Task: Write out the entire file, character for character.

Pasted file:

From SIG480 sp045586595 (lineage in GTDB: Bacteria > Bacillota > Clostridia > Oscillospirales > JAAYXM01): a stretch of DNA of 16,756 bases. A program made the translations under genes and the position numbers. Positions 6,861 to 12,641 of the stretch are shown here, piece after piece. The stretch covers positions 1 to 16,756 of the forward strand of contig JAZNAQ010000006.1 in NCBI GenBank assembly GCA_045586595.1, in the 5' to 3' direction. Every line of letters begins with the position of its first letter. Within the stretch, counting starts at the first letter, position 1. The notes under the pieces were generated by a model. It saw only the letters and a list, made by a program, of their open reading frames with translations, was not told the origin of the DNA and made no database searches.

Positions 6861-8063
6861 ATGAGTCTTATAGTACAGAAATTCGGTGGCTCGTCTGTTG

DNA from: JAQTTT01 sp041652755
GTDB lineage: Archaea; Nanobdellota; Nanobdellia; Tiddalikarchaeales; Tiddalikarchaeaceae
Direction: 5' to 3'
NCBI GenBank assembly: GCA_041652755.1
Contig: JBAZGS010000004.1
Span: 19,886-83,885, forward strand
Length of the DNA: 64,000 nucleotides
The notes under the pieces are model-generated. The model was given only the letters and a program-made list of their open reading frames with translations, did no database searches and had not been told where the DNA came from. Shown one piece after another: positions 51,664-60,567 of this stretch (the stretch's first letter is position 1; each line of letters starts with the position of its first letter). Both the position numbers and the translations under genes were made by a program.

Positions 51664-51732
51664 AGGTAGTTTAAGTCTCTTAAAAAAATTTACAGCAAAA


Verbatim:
From SIG480 sp045586595 (lineage in GTDB: Bacteria > Bacillota > Clostridia > Oscillospirales > JAAYXM01): a stretch of DNA of 16,756 bases. A program made the translations under genes and the position numbers. Positions 6,861 to 12,641 of the stretch are shown here, piece after piece. The stretch covers positions 1 to 16,756 of the forward strand of contig JAZNAQ010000006.1 in NCBI GenBank assembly GCA_045586595.1, in the 5' to 3' direction. Every line of letters begins with the position of its first letter. Within the stretch, counting starts at the first letter, position 1. The notes under the pieces were generated by a model. It saw only the letters and a list, made by a program, of their open reading frames with translations, was not told the origin of the DNA and made no database searches.

Positions 6861-8063
6861 ATGAGTCTTATAGTACAGAAATTCGGTGGCTCGTCTGTTG

DNA from: JAQTTT01 sp041652755
GTDB lineage: Archaea; Nanobdellota; Nanobdellia; Tiddalikarchaeales; Tiddalikarchaeaceae
Direction: 5' to 3'
NCBI GenBank assembly: GCA_041652755.1
Contig: JBAZGS010000004.1
Span: 19,886-83,885, forward strand
Length of the DNA: 64,000 nucleotides
The notes under the pieces are model-generated. The model was given only the letters and a program-made list of their open reading frames with translations, did no database searches and had not been told where the DNA came from. Shown one piece after another: positions 51,664-60,567 of this stretch (the stretch's first letter is position 1; each line of letters starts with the position of its first letter). Both the position numbers and the translations under genes were made by a program.

Positions 51664-51732
51664 AGGTAGTTTAAGTCTCTTAAAAAAATTTACAGCAAAA